Thanks for listening.

Marcia

 Posted by at 2:57 pm
Aug 092010
 

Samara Botane Products You may think if you are a natural perfumer,  aromatherapist, massage therapist, or other alternative practitioner using essential oils or other raw botanical extracts or materials in your practice, craft or art,  that this bill will not directly affect you. At least you don’t think so.  However, you could be dead wrong.  If you are not a licensed doctor (M.D. or D.O. have the broadest authority) who can legally write a prescription, then you may be at risk under H.R. 5786 if you make essential oil blends or synergies for your clients or natural perfumes sold to clients (the general public). Thus far, essential oils have not been legally designated as either prescription or over-the-counter drugs.  The definition most used is, “A volatile oil, usually having the characteristic odor or flavor of the plant from which it is obtained, used to make perfumes and flavorings.”  In other words, they are manufacturing ingredients.

In H.R. 5786 (subchapter B), the definition of ‘ingredient’ reads:

“The term ‘ingredient’ means a chemical in a cosmetic, including – –
(A)  chemicals that provide a technical or functional effect;
(B)  chemicals that have no technical or functional effect in the cosmetic but are present by reason of having been added to a cosmetic during the processing of such cosmetic;
(C)  processing aids that are present by reason of having been added to a cosmetic during the processing of such cosmetics;
(D)  substances that are present by reason of having been added to a cosmetic during processing for their technical or functional effect;
(E)  contaminants present at levels above technically feasible detection limits;
(F)  contaminants that may leach from container materials or form via reactions over the shelf life of a cosmetic and that may be present at levels above technically feasible detection limits;
(G)  the components of a fragrance, flavor, or preservative declared individually by their appropriate label names; and
(H)  any individual components of a botanical, petroleum-derived, animal-derived, or other ingredient that the Secretary determines to be considered an ingredient.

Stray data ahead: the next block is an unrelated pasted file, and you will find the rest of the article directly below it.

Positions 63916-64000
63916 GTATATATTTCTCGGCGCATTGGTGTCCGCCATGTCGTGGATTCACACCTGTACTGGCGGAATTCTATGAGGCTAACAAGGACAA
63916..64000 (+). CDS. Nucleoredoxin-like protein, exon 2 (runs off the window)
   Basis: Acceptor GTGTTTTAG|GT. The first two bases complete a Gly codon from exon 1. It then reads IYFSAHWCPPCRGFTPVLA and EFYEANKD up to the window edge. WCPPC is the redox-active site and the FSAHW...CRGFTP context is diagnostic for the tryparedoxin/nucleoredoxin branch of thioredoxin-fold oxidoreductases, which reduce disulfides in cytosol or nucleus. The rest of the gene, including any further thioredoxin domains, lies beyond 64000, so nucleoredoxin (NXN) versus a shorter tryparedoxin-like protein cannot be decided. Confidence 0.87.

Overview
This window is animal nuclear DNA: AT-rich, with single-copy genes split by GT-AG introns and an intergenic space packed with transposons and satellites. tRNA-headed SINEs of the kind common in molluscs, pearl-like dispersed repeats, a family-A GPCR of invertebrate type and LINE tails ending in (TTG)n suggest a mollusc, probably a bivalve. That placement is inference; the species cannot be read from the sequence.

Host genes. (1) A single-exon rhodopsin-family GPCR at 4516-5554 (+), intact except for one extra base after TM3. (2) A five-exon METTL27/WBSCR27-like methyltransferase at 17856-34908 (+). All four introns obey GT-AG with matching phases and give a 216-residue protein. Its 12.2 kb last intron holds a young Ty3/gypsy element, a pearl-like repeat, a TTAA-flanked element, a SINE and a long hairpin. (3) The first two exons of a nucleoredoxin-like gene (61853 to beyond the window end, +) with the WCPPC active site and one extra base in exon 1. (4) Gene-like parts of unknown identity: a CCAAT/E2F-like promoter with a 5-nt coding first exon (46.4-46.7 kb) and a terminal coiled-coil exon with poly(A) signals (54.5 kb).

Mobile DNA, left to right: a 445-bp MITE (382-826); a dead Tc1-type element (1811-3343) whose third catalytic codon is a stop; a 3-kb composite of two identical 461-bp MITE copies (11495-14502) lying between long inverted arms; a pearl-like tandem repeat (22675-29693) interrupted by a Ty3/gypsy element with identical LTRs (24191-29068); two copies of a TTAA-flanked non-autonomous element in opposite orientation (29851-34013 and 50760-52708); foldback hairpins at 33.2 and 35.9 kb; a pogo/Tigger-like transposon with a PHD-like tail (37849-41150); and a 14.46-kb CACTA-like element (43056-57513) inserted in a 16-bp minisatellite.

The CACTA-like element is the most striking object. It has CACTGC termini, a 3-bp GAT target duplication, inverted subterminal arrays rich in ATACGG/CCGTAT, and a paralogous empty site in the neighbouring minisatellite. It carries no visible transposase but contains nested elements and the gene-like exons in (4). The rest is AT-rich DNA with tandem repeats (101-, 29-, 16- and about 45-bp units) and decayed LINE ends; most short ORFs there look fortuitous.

It is probably worth your while to ponder these definitions and take in their full impact.

Here in Washington state, the definition of ‘manufacturing’ in the state revenue code (RCW) reads:

"Manufacturer" means every person who, either directly or by contracting with others for the necessary labor or mechanical services, manufactures for sale or for commercial or industrial use from his or her own materials or ingredients any articles, substances or commodities.” (RCW 82.04.110)

"To manufacture" embraces all activities of a commercial or industrial nature where labor or skill is applied, by hand or machinery, to materials so that as a result thereof a new, different or useful substance or article of tangible personal property is produced for sale or commercial or industrial use . . . “

As you can see, this definition applies to the individual ‘person’, whether they are registered or incorporated as a business or not.  We can find similar manufacturing legislation in every state of the Union.  There is no exemption for individual practitioners, as many would define themselves.

I urge all my customers and clients, whether large corporations, small businesses or individuals to become more aware of the growing legislative efforts across the world that may affect the use of essential oils.  Please join the other 3,593 (and growing) signers in the advocacy efforts to oppose H.R. 5786 and make a point to stay abreast similar legislative issues.  

Thanks for listening,

Marcia

 Posted by at 7:50 pm
Mar 012010
 

I’m tipping my hat to colleagues who joined me in blogging, tweeting, emailing and shouting “Stop” to the potential affects of this bad bill.  The bill failed in Committee today 7 to 4.  Some Colorado legislators reported they had received up to 700 emails regarding the bill.  I listened to streaming radio from the hearing and those on our side were far more aware of the facts than either the representative from Compact for Safe Cosmetics or some of their small business supporters and individuals who testified.  Although learned in his field and knowledgeable regarding environmental toxins and endocrinology, Dr. David Norris, PhD, Deptartment of Physiology, University of Colorado, was not well versed in cosmetics themselves nor skin absorption and allowable dilutions and was a weak proponent of the bill as a result.